As I write this, I have just lit the fire on my first batch of home-made biogas. Food scraps, grass clippings, and pig poop have been successfully transformed into a gas that is similar to propane or natural gas we can cook and heat with. If you’re familiar with making compost, you’re a short side trip away from making biogas.
Compost is the aerobic (with oxygen) microbial breakdown of organic material into a simpler form of organic material, along with heat and carbon dioxide. Biogas, sometimes called swamp gas, is a combination of methane and carbon dioxide and is a byproduct of anaerobic (without oxygen) decay of biomass. The solid material left over from this process of “anaerobic digestion” can be further composted and used as a soil amendment. Both compost and biogas happen in nature just as easily as the sun shines or the wind blows. If we’re inclined, we can capture and use this energy.
The challenges in harnessing these energetic gifts from nature lie in collecting, controlling, storing, and often transforming the primary energy resource into a form that can be used to meet a particular need – like converting sunlight to electricity. I’ve spent lots of professional and hobby time exploring options and the processes involved in meeting my family’s energy needs through natural and/or locally available resources. I do this mostly because it’s fun, but also because I want to wean myself off the myopic, destructive, and often corrupt global power structure of energy addiction. A side result of all this fun has been a certain level of autonomy from the energy supply machine, and that feels pretty good.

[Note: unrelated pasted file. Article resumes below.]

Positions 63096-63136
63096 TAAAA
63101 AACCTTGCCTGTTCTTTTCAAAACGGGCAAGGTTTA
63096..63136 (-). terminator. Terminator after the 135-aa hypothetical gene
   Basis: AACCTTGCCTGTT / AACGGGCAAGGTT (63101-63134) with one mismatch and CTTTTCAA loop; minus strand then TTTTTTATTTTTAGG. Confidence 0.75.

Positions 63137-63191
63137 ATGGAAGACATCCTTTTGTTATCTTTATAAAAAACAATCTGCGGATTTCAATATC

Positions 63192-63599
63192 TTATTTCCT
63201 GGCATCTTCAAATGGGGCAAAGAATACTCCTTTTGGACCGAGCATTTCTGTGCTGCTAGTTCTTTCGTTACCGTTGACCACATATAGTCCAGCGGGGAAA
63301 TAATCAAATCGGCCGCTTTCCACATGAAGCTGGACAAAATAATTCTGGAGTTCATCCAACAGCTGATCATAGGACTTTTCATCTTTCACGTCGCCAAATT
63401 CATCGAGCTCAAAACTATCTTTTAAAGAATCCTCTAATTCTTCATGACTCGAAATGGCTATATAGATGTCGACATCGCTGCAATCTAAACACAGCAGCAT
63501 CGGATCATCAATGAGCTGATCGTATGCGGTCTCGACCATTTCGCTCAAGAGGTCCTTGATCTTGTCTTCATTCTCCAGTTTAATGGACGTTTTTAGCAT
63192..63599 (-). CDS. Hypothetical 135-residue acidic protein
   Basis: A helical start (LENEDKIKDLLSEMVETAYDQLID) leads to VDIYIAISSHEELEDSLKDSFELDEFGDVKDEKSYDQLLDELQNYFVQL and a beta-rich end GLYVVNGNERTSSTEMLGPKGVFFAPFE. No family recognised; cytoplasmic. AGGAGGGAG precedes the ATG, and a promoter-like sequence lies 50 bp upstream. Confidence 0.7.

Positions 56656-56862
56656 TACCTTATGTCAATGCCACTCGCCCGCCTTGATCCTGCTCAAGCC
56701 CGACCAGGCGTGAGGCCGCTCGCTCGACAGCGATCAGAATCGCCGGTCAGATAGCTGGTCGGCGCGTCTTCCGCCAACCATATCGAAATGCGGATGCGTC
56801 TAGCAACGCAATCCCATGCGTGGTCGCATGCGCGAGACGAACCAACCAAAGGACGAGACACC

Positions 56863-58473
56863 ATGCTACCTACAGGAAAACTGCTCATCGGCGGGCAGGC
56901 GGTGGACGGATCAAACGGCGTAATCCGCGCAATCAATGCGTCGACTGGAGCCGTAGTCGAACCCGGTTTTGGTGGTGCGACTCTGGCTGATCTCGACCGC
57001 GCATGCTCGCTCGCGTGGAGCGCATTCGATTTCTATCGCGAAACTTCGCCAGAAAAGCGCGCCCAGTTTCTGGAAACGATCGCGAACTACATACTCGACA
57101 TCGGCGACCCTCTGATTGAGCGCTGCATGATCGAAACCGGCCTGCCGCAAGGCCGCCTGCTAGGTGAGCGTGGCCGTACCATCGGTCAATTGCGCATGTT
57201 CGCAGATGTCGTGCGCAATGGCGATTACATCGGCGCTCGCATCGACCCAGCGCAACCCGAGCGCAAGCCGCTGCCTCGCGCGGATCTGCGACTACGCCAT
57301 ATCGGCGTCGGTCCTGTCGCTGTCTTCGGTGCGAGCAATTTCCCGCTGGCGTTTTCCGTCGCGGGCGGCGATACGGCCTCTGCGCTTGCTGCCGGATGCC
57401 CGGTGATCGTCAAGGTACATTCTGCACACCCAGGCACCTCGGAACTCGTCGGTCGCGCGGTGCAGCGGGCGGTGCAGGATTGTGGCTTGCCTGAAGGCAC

From personal experience, I’m here to tell you that these resources are available to all. There is no requirement for you to give your money to fossil and nuclear energy suppliers if you find yourself dissatisfied (like me) with high costs and global impacts of today’s energy economy. Nature has been providing earthly inhabitants with abundance for millennia, and it works best if we simply get out of the way and let nature do its thing – without asking for more than we need. Making your own energy comes with a new awareness of efficiency and facilitates an easy change of perception around comfort and convenience.
For years I’ve wanted to make biogas, it’s the perfect example of making something useful from what would otherwise be waste. But I admit to some intimidation by what appeared to be complex and exacting science in the recipe required for optimum gas production. But experience is the best teacher, and after all, this simple process of biomass decay happens all by itself in nature, so how hard could it be if I actually created the environment for gas to happen? I found a 55 gallon barrel in “inventory” as I like to call it (my wife calls it something else) behind the garage, threw in some food scraps, a bucket of poop from our 2 pigs, a pile of grass clippings and mixed in enough water to fill the barrel half way. Then I sealed the top with an airlock and waited. One week later, combustible gas was bubbling out of the barrel – no high tech recipe or scientific calculations required.
Making your own energy is in every sense of the word, empowering. Watching the biogas burn reminded me of the feeling I had when I bought my first solar panel 25 years ago and set up an off-grid room in the rental house I shared – thrilling! This is the feeling that set me down the path of exploring renewable energy and energy efficiency as both vocation and avocation. But that’s just me. You may have different reasons for making (and saving) energy. Whatever the reason, now is the time to take it personally and take action!